Tyrannosaurus: Cold-Hearted Killer, or Just Cold? New Study Reveals The Truth

Credit: Pixabay

Researchers have argued for years over whether dinosaurs had warm vs. cold blood, like contemporary birds & mammals. To have an idea of what dinos were and how busy they had been, we need to know if they were warm- and otherwise cold-blooded, but the techniques for determining this—the rate at which their metabolic activity converted oxygen towards energy—were unclear.

For the first time, experts have come up with a novel technique for determining the metabolic processes of extinct dinosaur species based on evidence found in the bones of the creatures themselves, which reveal how much they inhaled in their last moments of existence.

Our ability to turn the oxygen we inhale into the biochemical power that powers our bodies determines how simple it is for us to maintain our ideal weight.

A fossil’s materials are examined to identify the temps at which they formed, and this information is used by researchers. Extinct creatures’ biochemistry is to be studied using this innovative technique, which was groundbreaking when it was first introduced.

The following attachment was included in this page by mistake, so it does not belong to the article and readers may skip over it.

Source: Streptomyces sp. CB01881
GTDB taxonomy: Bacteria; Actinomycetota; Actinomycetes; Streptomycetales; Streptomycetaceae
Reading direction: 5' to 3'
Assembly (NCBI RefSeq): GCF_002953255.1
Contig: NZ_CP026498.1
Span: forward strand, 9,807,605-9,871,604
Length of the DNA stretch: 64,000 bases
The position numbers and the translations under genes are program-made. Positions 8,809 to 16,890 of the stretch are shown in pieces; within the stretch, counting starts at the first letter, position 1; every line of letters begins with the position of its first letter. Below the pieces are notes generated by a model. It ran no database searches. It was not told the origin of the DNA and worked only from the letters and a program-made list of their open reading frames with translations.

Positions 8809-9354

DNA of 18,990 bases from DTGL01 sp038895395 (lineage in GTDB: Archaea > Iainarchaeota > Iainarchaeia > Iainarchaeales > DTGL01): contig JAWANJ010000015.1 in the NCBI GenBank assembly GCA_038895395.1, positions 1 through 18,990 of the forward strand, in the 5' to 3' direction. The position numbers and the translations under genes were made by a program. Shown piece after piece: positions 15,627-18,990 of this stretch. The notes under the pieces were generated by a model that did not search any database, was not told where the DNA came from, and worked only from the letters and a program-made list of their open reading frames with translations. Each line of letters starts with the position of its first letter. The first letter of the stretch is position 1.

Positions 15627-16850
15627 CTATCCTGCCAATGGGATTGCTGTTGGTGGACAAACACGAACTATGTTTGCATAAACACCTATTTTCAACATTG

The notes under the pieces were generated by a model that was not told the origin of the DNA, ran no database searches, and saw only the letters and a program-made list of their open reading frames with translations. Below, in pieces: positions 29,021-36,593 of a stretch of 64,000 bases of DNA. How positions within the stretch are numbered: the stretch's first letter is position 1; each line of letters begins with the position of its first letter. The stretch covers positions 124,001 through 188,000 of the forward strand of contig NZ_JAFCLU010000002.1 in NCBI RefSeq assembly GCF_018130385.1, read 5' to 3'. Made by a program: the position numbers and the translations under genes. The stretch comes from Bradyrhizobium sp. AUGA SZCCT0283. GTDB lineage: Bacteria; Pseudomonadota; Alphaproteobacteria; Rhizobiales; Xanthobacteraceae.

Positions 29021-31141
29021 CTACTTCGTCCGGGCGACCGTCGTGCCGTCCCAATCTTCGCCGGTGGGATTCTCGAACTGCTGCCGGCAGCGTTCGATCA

Newer methods presented by scientists don’t take into account the minerals in dinosaur bones or how rapidly they developed. Instead, they focus on one of the core fundamental aspects of metabolism: the utilization of oxygen.

The researchers discovered that the metabolic activity of dinosaurs was surprisingly high. Some of the lizard-hipped creatures, including Stegosaurus & Triceratops, had metabolisms similar to those of today’s cold-blooded creatures.

For example, Velociraptor & T. rex, as well as the sauropod creatures, such as Brachiosaurus, seem to have been warm or perhaps even hot-blooded dinosaurs since they had a bird-like stance.

These results are in line with those of other studies that indicated similar patterns but lacked concrete proof due to the absence of a suitable indirect proxy for estimating metabolism. According to the experts, these results might provide us with a whole new perspective on dinosaur life.

The findings were published in Nature.

William Reid
A science writer through and through, William Reid’s first starting working on offline local newspapers. An obsessive fascination with all things science/health blossomed from a hobby into a career. Before hopping over to Optic Flux, William worked as a freelancer for many online tech publications including ScienceWorld, JoyStiq and Digg. William serves as our lead science and health reporter.